What can the resilience approach bring to the EU in the Israeli-Palestinian conflict?

Resilience is often presented by the Commission as something that ‘can only be built bottom-up’ with ‘a firm recognition of the leading role of partner countries’ (see, e.g., European Commission, 2012, p. 11). This would be real challenges in all societies with limited state capacity, but perhaps even more so in the Palestinian territories, which have very limited agency given permanent structural challenges, such as territorial fragmentation, political division, ongoing occupation and blockade of Gaza. On the other hand, the Council stated in its 2017 conclusions on resilience that it ‘requires a political approach’ and ‘is about transformation not preserving the status quo’ (EU Council, 2017, p. 7). Lacking a political approach and preserving an undesired status quo are two of the most common points of criticism against the EU’s policies in the Israeli-Palestinian conflict, particularly with regards to its role in the Palestinian state-building process (see, e.g., Bouris, 2014, p. 3).

As Wagner and Anholt (2016, p. 414) have noted, the resilience approach has the potential to open up international organizations to new ways of thinking and working. In contrast to previous EU strategies in the Israeli-Palestinian conflict, such as state-building, resilience is not ‘ready-made blueprints that are parachuted into conflict zones’ (Wagner and Anholt 2016, p. 417). According to Ana Juncos (2017, p. 6), the resilience approach therefore provides an opportunity for EU foreign policy to move beyond what is often referred to as ‘the liberal peace’ to build peace from a more bottom-up perspective.

In the EU’s 2003 security strategy (ESS), resolution of the Israeli-Palestinian conflict was considered as ‘a strategic priority for Europe’, without which ‘there will be little chance of dealing with other problems in the Middle East’ (ESS, 2003, p. 8). This long-held European twin-logic: that 1) the Israeli-Palestinian conflict was the key to deal with other problems in the Middle East; and that 2) resolution of the Israeli-Palestinian conflict would lead to positive developments elsewhere in the Middle East, was also shared by Obama’s first administration. The ESS also made a point of that the two-state solution, which the EU had long supported, had become widely accepted in the international community (ESS, 2003, p. 8). A decade and a half later, major turmoil in Europe, the US and the Middle East has contributed to make the Israeli-Palestinian conflict less of a burning priority for the EU. As Michael E. Smith (2016, p. 452-53) has correctly noted, the downgrading of importance for the Israeli-Palestinian conflict is clearly visible in the EUGS, where it is mentioned only in one passage on pages 34-35, with quite weak language:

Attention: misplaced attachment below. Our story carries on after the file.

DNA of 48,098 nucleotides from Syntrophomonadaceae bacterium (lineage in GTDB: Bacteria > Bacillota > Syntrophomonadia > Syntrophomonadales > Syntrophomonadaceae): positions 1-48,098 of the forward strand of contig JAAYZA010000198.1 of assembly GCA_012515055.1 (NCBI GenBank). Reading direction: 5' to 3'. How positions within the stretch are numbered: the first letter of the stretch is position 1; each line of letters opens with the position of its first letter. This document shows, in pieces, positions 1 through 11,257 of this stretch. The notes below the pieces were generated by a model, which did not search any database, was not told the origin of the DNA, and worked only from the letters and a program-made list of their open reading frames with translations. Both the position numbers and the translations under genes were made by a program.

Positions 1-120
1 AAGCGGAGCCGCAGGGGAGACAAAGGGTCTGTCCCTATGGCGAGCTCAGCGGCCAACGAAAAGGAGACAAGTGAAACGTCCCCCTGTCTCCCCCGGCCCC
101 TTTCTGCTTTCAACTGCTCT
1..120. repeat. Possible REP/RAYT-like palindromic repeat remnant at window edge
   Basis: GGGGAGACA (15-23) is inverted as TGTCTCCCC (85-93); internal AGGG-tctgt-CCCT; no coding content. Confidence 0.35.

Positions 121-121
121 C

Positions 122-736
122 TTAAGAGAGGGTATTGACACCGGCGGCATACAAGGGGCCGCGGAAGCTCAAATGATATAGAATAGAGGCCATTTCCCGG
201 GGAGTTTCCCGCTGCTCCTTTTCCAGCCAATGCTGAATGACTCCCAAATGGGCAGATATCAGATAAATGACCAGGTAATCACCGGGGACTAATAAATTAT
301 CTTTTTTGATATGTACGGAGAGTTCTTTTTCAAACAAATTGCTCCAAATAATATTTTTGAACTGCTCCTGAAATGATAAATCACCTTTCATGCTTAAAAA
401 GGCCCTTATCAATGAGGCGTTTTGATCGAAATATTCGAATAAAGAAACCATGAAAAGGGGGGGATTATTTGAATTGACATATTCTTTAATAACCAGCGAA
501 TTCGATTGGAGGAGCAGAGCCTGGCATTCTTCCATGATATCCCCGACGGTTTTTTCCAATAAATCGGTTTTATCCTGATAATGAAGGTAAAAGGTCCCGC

On the Palestinian-Israeli conflict, the EU will work closely with the Quartet, the Arab League and all key stakeholders to preserve the prospect of a viable two-state solution based on 1967 lines with equivalent land swaps, and to recreate the conditions for meaningful negotiations. The EU will also promote full compliance with European and international law in deepening cooperation with Israel and the Palestinian Authority. (EUGS, 2016, p. 34-35)

Nathalie Tocci, HR/VP Mogherini’s close advisor and the architect behind the EUGS, answers both yes and no to the question whether the conflict’s importance has been downgraded: a form of yes in terms that other conflicts have been upgraded, rather than the Israel-Palestinian being downgraded, but a clear no in terms of space devoted to the conflict in the strategy (Interview, Tocci). She admits that the EUGS is not about coming up with something new, but rather about maintaining the old status quo when it comes to the EU’s positions on the conflict (Interview, Tocci). While this is certainly less than what many critics want, it is indeed a form of resilience.

Operationalizing resilience in the Israeli-Palestinian conflict

As there are no blueprints and as the EU makes an explicit point out of that resilience could mean different things in different contexts, it is very difficult, if not impossible to apply general analytical/theoretical frameworks of resilience on a conflict where most of the issues at stake, such as recognition, occupation and terrorism have little to do with the adaptability of ecological systems. The empirical puzzle and major aim behind this article is therefore to probe what resilience means for the EU in this particular conflict. This will be done primarily through text analysis, interviews, fieldwork, and observation.